YES, I ATE THE WHOLE PEAR! This was a fun one!
It’s flu season again. And you have a decision to make. Should you get the flu vaccine this year?
Before you get started educating yourself on the influenza vaccine (and I applaud you for doing so), you may want to read the previous two articles in this flu education series:
- So many people are confused about what influenza really is because the word “flu” is often misused and confused for various other sicknesses going on in the body. To familiarize yourself with the true flu symptoms and to understand why you should get vaccinated, please read: What is influenza, “the flu?”
- Understanding a little more about how the influenza virus is constructed and how it mutates is also important in grasping why we all need to get the flu shot every year. I think you’ll be interested in reading more about the virus that causes the flu and learning: Why do we keep getting the flu over and over again?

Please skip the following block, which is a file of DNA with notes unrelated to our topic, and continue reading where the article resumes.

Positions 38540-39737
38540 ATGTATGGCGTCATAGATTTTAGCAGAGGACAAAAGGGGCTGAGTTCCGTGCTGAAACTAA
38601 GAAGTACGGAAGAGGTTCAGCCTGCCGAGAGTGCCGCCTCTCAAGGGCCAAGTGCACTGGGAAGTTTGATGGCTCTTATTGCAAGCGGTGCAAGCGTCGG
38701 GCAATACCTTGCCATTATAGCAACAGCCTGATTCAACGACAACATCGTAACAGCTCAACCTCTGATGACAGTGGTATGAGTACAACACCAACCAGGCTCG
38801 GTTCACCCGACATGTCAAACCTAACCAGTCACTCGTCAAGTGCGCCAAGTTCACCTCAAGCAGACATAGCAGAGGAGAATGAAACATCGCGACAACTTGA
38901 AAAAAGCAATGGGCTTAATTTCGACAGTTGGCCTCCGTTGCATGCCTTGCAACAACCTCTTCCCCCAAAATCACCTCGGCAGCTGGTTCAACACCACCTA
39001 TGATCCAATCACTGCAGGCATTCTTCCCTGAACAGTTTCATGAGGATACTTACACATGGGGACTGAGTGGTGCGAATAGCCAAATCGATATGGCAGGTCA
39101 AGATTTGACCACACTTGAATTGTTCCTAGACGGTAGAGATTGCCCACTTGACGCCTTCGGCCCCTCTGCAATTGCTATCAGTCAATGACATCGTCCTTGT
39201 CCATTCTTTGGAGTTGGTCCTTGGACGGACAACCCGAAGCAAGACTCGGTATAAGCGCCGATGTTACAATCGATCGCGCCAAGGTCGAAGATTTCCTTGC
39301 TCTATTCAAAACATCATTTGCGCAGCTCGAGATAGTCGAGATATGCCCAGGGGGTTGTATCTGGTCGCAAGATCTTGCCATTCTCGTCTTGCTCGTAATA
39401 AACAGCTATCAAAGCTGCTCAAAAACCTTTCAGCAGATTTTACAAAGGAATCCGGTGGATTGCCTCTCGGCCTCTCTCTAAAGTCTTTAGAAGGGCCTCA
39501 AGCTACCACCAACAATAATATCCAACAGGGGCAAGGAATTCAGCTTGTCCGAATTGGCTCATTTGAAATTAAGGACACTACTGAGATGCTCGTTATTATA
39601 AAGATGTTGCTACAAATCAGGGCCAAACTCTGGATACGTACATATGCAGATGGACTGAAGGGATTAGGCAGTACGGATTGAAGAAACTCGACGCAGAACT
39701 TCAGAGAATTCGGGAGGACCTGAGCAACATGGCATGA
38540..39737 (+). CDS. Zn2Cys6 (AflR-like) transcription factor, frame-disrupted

Now that you’ve become flu savvy and have decided you are ready to make the choice to look into getting the vaccine, it’s important to know all you can before deciding which vaccine may be best for you and your loved ones.
I don’t know about you, but I REMEMBER getting the chickenpox as a young child. It was itchy and awful. And oatmeal baths! Oh, the oatmeal baths!!
Because this is most often a children’s disease, I thought it would be appropriate to litter this post with the some of the cute photos from one of my daughter’s favorite children’s books: Goldie Locks has Chicken Pox by Erin Dealey, illustrated by Hanako Wakiyama.
Although the illustrator makes chicken pox look cute, it’s anything but. Thankfully, due to the vaccine our kids don’t ever need to experience the chickenpox…
Chickenpox is caused by a virus called the varicella-zoster virus (VZV), which is part of the herpesvirus family. The same virus that causes chickenpox can cause shingles later in life. The virus is called varicella when it causes chickenpox, then the virus hides in your body and it gets called zoster when it flares back up and causes shingles. There is also a vaccine for shingles called the zoster vaccine, which you may get should you choose to at around the age of 65 (but, that’s for another post).